Turkey suspends ‘migrant readmission’ deal with Greece
Turkey has suspended its bilateral migrant readmission deal with Greece in response to a decision by a Greek court to release eight former Turkish soldiers who fled the country a day after the July 2016 coup attempt, Foreign Minister Mevlüt Çavuşoğlu said on June 6.
“We have a migrant deal with the EU. It is being implemented. We have a bilateral readmission deal with Greece. We have now suspended this agreement. The process is not fully over but our works towards Greece will continue,” Çavuşoğlu told reporters in Antalya.
His statement was in response to a question of whether Ankara was considering sanctions against Greece following the release of these soldiers. “It is unacceptable,” the minister said.
“Greece is under immense pressure from the west, particularly on its judiciary,” he added, underlining that the Greek government was sincerely in favor of a resolution to this problem.
This agreement with Greece constitutes the legal backbone of the migrant deal between Turkey and the EU, which was brokered on March 18, 2016, aiming to stem the flow of irregular migrants from Turkey to the Greek islands. The deal says for every Syrian migrant sent back to Turkey from the Greek islands, one Syrian in Turkey will be resettled in the EU.
Given the fact that Turkey and the EU could not accomplish the Readmission Agreement (in return for visa liberalization for Turkish nationals) due to differences over the definition of terrorism, the cancellation of the Turkey-Greece agreement will make the implementation of the migrant deal much more difficult as the Greek government will no longer be able to send Syrian refugees back to Turkey.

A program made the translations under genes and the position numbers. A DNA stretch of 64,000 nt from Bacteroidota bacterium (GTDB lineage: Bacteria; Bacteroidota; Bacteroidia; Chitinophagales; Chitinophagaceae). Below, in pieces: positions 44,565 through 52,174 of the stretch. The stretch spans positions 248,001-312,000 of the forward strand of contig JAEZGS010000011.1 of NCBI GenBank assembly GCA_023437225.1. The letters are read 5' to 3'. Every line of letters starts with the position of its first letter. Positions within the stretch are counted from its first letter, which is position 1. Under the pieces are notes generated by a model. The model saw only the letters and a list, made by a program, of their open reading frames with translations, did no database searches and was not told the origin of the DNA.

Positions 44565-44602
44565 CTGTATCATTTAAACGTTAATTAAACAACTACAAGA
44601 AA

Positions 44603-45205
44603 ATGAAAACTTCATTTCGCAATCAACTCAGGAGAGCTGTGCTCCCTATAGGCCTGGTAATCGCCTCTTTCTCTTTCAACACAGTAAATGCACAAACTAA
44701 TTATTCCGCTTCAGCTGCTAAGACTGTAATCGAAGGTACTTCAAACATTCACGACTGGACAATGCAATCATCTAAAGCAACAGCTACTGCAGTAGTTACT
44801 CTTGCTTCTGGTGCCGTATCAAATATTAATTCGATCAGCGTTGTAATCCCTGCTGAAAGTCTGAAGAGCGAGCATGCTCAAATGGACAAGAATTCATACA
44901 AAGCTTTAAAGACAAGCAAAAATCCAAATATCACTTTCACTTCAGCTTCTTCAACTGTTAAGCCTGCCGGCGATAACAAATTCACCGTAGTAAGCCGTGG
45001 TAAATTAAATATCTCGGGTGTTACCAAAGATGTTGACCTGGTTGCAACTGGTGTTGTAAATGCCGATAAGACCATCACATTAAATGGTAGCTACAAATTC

However, there are also those who argue that Turkey’s migrant deal with the EU and its bilateral agreement with Greece are two separate mechanisms and therefore, halting the latter will not have an effect on the implementation of the former. In any case, this move by Turkey will spark legal confusion over the future of the Turkey-EU agreement.
On June 7, Deputy Prime Minister Bekir Bozdağ also voiced Ankara’s anger over Athens’ refusal to extradite the former servicemen accused of coup links.
In January, the Greek Supreme Court ruled against extraditing the former soldiers, a move Turkey called “politically motivated.”
The soldiers arrived in Greece’s Thrace region aboard a military helicopter hours after the botched putsch.
Greek Defense Minister Panos Kammenos said on June 6 he planned to brief his counterparts during a meeting of NATO defense ministers scheduled for June 7 on the earlier remarks made by Bozdağ regarding the eight army officers, the Greek daily Kathimerini reported.
“No matter what they do, it is our duty to find these soldiers’ links to the Fethullahist Terrorist Organization [FETÖ] and bring them back to Turkey regardless of where they go,” Bozdağ said on June 4.
As tensions between the two NATO allies escalate, the Turkish Navy has ordered one frigate, two gunboats and units from the Under Water Attack Team (SAT) to be on alert in the Aegean Sea to prevent possible “provocative actions” from Greece, state-run Anadolu Agency reported on June 7.
The frigate and the gunboats will patrol the Aegean Sea 24/7, while SAT commandos will stand ready to act if needed.
According to the news service, drones belonging to the Turkish military are also regularly flying missions over the Aegean Sea.